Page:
A slot is a dynamic placeholder that either waits for or calls out for content. A slot can be filled by either an action (via a scenario) or by a targeter (via a content repository). Scenarios and targeters work together with slots to deliver a page’s contents while renderers specify how the contents are presented.
A small table on a slot machine that shows how much you can win for landing symbols on a pay line. The pay table also tells you how to adjust the amount you bet. Some slot machines have a minimum and maximum bet, while others allow you to choose your own stake.
From early 14c., “a bar or bolt used to fasten a door, window, etc.” (source possibly from Old Frisian slut, Dutch slit, German Schliessen, PIE root *slutila- “to shut, close, bolt, lock”). Sense of “narrow opening into which something can be fitted” is attested from 1520s; sense of “place in a timetable” (especially a newspaper one) is recorded from 1917.
The most popular gambling game in casinos, the slot machine is a machine that allows people to insert coins and activate rotating reels to spin and win credits. The machines accept pennies, quarters, half-dollars, and dollar bills. They have many different themes and bonus rounds that offer additional prizes and money. Some even feature movie characters. These machines are designed to make money for the casino owners, so they must be able to hold large amounts of cash at all times.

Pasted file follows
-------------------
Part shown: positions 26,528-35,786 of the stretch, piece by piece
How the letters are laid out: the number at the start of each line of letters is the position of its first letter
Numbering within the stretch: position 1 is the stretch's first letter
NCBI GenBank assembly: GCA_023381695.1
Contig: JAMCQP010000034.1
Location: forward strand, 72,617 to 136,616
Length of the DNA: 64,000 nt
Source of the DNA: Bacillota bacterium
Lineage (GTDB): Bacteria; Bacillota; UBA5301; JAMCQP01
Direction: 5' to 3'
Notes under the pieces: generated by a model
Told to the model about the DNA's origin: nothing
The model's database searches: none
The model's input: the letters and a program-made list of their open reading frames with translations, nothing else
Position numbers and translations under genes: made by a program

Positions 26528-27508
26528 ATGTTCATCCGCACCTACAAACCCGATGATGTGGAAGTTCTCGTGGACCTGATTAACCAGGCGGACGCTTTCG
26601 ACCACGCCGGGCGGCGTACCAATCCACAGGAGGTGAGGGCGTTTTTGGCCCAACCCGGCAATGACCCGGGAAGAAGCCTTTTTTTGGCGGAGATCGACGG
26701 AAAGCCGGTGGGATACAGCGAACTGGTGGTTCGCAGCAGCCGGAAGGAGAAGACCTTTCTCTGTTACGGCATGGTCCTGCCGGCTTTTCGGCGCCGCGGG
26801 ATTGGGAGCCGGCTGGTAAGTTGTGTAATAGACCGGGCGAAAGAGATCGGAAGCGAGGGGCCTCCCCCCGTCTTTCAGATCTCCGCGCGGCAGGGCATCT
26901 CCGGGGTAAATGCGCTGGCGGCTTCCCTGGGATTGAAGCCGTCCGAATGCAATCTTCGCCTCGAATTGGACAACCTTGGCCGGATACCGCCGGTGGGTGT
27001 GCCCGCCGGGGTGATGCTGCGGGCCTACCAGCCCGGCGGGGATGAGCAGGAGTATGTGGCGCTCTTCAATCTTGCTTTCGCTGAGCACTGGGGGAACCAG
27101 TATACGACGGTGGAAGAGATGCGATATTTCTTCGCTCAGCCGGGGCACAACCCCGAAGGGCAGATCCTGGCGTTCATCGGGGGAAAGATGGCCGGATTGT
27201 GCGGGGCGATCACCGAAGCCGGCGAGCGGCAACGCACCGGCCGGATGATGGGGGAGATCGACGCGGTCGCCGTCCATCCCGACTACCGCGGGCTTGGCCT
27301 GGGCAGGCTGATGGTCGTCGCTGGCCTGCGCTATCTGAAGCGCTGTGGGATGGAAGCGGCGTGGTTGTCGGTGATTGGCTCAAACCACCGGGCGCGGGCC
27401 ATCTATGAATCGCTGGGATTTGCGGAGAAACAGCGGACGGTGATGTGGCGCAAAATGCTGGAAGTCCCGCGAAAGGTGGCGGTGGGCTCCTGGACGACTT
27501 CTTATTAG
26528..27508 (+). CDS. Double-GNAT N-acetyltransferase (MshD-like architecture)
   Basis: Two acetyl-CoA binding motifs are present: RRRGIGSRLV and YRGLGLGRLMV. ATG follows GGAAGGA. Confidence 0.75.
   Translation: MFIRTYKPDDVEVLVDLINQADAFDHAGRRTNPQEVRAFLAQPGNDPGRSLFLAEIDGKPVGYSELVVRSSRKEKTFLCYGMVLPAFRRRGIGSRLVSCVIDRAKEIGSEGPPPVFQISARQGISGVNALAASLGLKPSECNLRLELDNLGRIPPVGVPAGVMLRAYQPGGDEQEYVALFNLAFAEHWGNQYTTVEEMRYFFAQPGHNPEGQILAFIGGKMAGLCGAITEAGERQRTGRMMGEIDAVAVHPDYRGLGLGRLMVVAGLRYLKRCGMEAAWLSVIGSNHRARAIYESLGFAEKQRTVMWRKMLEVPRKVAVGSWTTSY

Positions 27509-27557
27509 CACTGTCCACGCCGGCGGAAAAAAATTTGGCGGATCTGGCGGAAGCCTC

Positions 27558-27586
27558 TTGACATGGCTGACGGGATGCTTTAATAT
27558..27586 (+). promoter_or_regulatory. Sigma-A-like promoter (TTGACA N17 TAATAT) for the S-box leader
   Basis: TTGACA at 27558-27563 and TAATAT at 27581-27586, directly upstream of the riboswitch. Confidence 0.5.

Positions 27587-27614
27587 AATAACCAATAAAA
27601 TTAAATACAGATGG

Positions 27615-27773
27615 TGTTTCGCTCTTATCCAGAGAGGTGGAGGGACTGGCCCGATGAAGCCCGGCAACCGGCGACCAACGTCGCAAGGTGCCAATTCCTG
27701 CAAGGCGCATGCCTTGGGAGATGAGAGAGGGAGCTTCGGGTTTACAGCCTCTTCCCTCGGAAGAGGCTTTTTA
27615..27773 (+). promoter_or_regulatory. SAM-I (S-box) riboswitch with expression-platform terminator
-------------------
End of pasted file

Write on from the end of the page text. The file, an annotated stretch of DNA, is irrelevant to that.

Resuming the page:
Unlike other casino games, such as blackjack and poker, slots do not require any previous gambling experience to participate in. They are easy to use and have an appealing aesthetic. This has made them very popular with players of all ages and income levels, and they have become the main source of revenue for most casino operators.
You have checked in on time, cleared security, found your gate, queued to get on board, struggled with the overhead lockers and settled back into your seat – but no matter what you do nothing happens. The captain announces, “We are waiting for a slot.” So what is a slot and why can’t you take off?
Air traffic controllers use the Slot system to keep planes spaced out, allowing them to land and take off efficiently. The system has been in place for more than twenty years, and it has helped to reduce flight delays and save fuel, which is a big plus for the environment. However, it is still a frustrating experience for passengers. Here are some tips for surviving the next time you have to sit around on the tarmac waiting for a slot.